You may or may not have heard of some online games like Minecraft, Scratch, FIFA, GTA, Call of Duty, Battlefield, Pokemon Go and other popular online games. There’s two questions I get asked all the time.
  1. Is it bad for my child to game?
  2. What limits do you place on gaming?
First of all, let me just say not all games are equal. Some games are just fun and total time-wasters! And yes, some games are graphically violent and mean. But, some games can be meaningful and purposeful and especially valuable for our kids because they explain concepts and help kids learn, are powerful and pervasive, but most of all they are engaging! I’m the parent of an avid gamer (aka my 15 year old son) so as you can imagine, there’s a lot of online gaming that happens in our house. Through open and honest conversations with my son and through my own research as an educator, there’s a few conclusions I’ve reached about gaming.
Is my child learning while playing games online?
The short answer is yes. The long answer needs to keep in mind what I said earlier, not all games are equal. Games that encourage problem-solving skills, communication and collaboration skills and reading/writing skills are ones that are meaningful and purposeful.  When we think about Reading and writing skills –  it’s no longer just the traditional skills of reading and writing. Various research from Learning Designer Jason Engerman (Ph.D) to Tech Entrepreneur and Edtech Pioneer Idit Harel (Ph.D) shows that online games (or gaming) can
  • increase spatial knowledge
  • improve aptitude for math and science
  • improve physical dexterity with keyboards and touch-screens
  • provide opportunities to learn through failure
  • encourage risk-taking in a positive goal-oriented way
  • encourage grit and perseverance
  • value exploration & discovery
  • help develop critical thinking and computational fluency
  • provide opportunities to learn to collaborate & work together to accomplish a task
It’s also worth mentioning that Idit Harel believes playing and making games is fundamental to teaching and learning in a digital world – that through software engineering and coding we can help our kids become critical thinkers and computationally fluent. When thinking about these points, I was reminded of a time that I stopped outside my son’s bedroom door to listen to the conversation he was having with his friends online about their FIFA game and to watch what was happening on the screen. I was surprised by the level of collaboration and communication happening during the game (which is a huge favourite of theirs). This particular game did not result in a win but rather than give up, they deconstructed the game (not that they knew this was what they were essentially doing), strategized their strengths, assigned particular moves and worked together even harder to attain the goal of winning the match. (I really wish I had recorded the conversation!) Jason Engerman’s dissertation research Call of Duty for Adolescent Boys revealed that learning outcomes may include communication skills, strategic thinking, identity formation and leadership development through teamwork. It’s a worthwhile read if you’re interested. Whilst my son does play Call of Duty every now and then, we have had many open and honest conversations about the graphic nature of this particular game. As a parent, I informed myself (through observation, google and questions) about the content and purpose of the game and decided that it was acceptable for my son. Call of Duty was definitely not appropriate for him at 10, but at 14, I felt that he was mature enough to understand the graphic nature and to recognise the difference between fantasy and reality.  You know your own kids, and you also have your own family values so ultimately you can decide what games are appropriate or not for your children.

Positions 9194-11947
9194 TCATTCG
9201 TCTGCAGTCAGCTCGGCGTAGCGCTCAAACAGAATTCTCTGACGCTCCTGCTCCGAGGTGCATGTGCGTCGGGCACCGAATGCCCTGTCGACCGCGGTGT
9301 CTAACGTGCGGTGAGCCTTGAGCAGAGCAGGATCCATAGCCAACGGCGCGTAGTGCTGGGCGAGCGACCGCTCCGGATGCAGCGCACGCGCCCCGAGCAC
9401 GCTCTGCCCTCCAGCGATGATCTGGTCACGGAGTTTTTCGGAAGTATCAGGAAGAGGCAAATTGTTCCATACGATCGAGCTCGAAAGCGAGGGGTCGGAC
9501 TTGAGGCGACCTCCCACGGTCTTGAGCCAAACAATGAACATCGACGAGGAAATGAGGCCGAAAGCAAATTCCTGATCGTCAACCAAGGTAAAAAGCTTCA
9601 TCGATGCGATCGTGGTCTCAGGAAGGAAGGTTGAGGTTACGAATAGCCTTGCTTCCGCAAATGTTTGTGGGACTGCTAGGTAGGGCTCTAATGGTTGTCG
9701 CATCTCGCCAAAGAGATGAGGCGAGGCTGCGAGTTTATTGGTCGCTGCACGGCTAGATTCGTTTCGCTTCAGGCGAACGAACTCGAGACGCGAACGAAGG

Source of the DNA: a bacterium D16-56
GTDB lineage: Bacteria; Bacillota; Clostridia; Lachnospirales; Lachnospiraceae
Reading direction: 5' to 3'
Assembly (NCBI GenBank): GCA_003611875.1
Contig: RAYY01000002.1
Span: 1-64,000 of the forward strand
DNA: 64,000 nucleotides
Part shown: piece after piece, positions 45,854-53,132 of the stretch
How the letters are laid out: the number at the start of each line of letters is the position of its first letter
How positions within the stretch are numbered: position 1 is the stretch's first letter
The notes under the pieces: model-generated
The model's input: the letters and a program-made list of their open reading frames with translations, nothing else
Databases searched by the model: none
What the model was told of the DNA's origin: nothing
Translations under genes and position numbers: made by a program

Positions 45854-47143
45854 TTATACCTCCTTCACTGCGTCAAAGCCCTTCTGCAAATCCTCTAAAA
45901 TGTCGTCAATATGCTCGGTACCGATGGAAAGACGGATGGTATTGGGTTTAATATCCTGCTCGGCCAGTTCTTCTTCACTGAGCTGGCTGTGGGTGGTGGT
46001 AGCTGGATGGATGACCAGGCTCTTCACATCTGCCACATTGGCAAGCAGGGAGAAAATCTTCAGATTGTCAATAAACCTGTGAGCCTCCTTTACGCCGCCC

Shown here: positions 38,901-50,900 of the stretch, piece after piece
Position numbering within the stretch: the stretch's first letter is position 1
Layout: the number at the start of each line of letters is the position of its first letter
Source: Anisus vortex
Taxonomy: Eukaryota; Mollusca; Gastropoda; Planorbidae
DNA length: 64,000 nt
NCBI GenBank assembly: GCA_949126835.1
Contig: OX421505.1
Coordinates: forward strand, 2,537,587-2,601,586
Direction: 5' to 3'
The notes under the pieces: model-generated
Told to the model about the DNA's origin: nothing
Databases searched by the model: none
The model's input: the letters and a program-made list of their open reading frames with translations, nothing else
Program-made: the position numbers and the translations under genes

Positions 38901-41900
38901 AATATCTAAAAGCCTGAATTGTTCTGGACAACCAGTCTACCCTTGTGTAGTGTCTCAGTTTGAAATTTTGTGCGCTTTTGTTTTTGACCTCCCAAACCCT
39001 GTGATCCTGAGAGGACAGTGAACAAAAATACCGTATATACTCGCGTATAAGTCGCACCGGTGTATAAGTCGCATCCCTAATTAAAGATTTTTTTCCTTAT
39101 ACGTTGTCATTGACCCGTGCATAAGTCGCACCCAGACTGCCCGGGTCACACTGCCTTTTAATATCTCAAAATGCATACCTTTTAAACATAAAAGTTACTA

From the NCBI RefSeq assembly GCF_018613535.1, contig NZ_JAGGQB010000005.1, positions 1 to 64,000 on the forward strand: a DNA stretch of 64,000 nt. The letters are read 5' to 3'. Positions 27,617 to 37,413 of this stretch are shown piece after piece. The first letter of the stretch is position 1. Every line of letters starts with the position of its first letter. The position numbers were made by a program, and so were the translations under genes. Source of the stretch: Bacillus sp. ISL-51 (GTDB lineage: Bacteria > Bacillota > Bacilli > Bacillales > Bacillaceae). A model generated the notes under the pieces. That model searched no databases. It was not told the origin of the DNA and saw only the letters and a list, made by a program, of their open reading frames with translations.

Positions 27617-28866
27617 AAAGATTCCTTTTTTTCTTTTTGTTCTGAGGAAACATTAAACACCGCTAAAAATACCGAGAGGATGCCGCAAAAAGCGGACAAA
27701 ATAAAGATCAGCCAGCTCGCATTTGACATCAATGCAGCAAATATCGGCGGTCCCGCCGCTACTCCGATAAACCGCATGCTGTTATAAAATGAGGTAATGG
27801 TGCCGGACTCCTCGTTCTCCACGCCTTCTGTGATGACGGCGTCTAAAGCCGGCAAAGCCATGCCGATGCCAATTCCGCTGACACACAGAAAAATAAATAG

Advice from a “Gamer” Parent (aka me)

From my own experiences as the parent of a teenage boy “gamer”, here’s my top tips
  • Strive for Balance.  We used to have a time-limit for Ben’s gaming but now that he’s older we know that he has an active life both online and offline. As parents, it’s also our job to guard against addictive behaviours in any of our life’s activities.
  • Value the gaming that our kids are involved in.  In this TEDTalk video, Ali Carr-Chellman highlights that valuing their gaming activities amounts to respecting them and their culture.  Jane McGonigal believes that gaming can make the world a better place and that competitive, violent fantasy games contribute to the development of strong future leaders and citizens.
  • Invest the time to sit down, watch AND play the game with your child(ren).  A bonus part of this week’s free PDF is a link to a 20 minute video conversation with my amazing friend Tara and her equally amazing daughter Sojo – an avid minecrafter!  This is a must-watch especially when Tara shares her thoughts and advice on being a parent of a “10 year-old gamer” and what she learned when she did this exact thing.
  • Have regular, open and honest conversations with your child(ren). We always say it, and we’re saying it again. This is our key piece of advice for all parents. These conversations will help you to understand what is so appealing about certain games, what your child is learning and how, and will also help you to decide if a game is appropriate or not for your child.
This week at Eduro Learning we’re wrapping up our Parenting in the Digital Age series launch with another freebie PDF – Parent’s Guide to Minecraft (get it here!). This PDF contains a handy quick start guide to Minecraft, some things to be aware of AND some tips, strategies and conversation starters you can have with your children.  You could easily substitute minecraft for any other online game, so the tips, strategies and conversation starters will be just as helpful, no matter what the game.